Unlimited, the artist commissioning programme delivered by Shape and Artsadmin, had a huge presence at the Edinburgh Fringe Festival this year with six theatre performances and a visual arts exhibition at Summerhall’s Meadows Galleries. 

Combined with work shown by StopGap, Graeae, Access All Areas and many independent disabled artists, this year was a huge milestone for the disability arts movement. Not only was there a strong presence of disabled artists at the world’s largest arts festival, but the widespread media coverage and glowing reviews are a testament to an arts sector that is becoming ever more inclusive.

The Unlimited exhibition, which is on until 5 October 2015 at Summerhall, consists of visual and mixed media installations, paintings and films from leading disabled artists in the UK. Stories of people living on the street echo in the empty doorways of Summerhall’s internal courtyard in Bekki Perriman’s The Doorways Project. Fragmenting the Code(x) by Aidan Moesby and Pum Dunbar leads you into Lea Cummings‘ kaleidoscopic LIFEFORCE ALTAR/ER and on to find out 213 Things About Me (Richard Butchins). The exhibition also includes screenings of Does it Matter?, a series of Channel 4 and Artsadmin commissioned shorts twisting the legacy of war, by Claire Cunningham, Tony Heaton, Jez Colborne, Simon Mckeown, and Katherine Araniello. Video pieces by Sheila HillNicola Canavan and Craig Simpson muse on human fragility, whilst Katherine Araniello (plus her larger-than-life inflatable effigy) hosts a very extraordinary dinner party.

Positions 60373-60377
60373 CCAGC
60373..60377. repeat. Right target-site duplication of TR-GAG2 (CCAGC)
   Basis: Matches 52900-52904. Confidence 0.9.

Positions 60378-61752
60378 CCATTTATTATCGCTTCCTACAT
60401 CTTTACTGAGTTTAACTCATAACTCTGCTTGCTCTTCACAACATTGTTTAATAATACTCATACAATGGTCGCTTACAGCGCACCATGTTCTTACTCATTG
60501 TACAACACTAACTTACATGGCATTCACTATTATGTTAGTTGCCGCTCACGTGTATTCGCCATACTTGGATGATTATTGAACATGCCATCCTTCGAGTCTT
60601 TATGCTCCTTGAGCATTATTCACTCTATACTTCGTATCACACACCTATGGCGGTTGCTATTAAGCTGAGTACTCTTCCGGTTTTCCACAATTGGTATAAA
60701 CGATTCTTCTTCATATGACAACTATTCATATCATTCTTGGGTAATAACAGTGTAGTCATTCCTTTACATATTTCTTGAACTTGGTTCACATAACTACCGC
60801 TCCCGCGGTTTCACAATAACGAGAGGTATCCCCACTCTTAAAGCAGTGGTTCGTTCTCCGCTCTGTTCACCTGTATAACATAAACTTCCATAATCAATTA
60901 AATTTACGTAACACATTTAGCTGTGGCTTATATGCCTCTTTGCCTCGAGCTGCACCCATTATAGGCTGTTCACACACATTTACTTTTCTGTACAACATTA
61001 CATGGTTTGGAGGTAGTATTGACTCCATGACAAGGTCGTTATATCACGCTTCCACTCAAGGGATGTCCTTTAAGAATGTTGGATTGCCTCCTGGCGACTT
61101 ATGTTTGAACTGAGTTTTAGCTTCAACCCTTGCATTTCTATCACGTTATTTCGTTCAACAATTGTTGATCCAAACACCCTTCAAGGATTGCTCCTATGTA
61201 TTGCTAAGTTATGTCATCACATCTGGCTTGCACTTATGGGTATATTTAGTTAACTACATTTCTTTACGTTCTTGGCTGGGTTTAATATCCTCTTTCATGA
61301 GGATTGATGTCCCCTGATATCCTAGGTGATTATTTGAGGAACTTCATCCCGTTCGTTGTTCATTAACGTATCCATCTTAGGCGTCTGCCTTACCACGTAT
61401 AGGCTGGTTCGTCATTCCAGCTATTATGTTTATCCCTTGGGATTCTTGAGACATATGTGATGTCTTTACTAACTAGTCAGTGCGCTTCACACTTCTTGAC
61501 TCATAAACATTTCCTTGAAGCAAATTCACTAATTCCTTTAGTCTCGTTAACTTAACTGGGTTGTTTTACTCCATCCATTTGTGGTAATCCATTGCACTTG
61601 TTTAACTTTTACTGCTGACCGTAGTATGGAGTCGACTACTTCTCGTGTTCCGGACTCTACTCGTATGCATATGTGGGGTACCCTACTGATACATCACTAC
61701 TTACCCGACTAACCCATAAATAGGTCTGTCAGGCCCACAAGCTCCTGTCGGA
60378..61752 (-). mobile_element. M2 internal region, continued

The live performances sold exceptionally well with Touretteshero’s ‘Backstage in Biscuit Land,’ Jo Bannon’s ‘Alba’ and Claire Cunningham’s ‘Give Me a Reason to Live’ being sold out well in advance. Fittings MultiMediaArts’ Edmund the Learned Pig and Birds of Paradise’s Wendy Hoose also enjoyed great attendances.

Debates such as Stopgap’s If Not Now, When?, Disability a Creative Advantage and Producing and the Art of Including Everyone attracted many venue representatives, producers and media, showing that inclusion and diversity are more important than ever in our industry.

The increased visibility as a result of this year’s Fringe has sparked a debate on the importance of funding disability arts; Lyn Gardner wrote a compelling article for The Guardian emphasising the need to provide funding in order to support disability arts:


Celebrations aside, there is still a long way to go in terms of improving access: out of the 5000 shows in the festival, only 75 were BSL interpreted; however this is a big improvement on last year which had only 19. Also, many of venues still have poor physical access, which combined with the city’s hills and cobbled streets, can make the festival experience festival experience daunting, unsatisfactory, and even impossible, for many disabled people.

There is however a noticeable shift in attitude towards access and disability within the venues and festival as a whole, which is a major step forward, with many key bodies – such as Ed Fringe and British Council making real commitments to improvements.  Best of all, many of the conversations which were started have already been continuing. Watch this space!

Image Credit: ALTAR/ER (detail) by Lea Cummings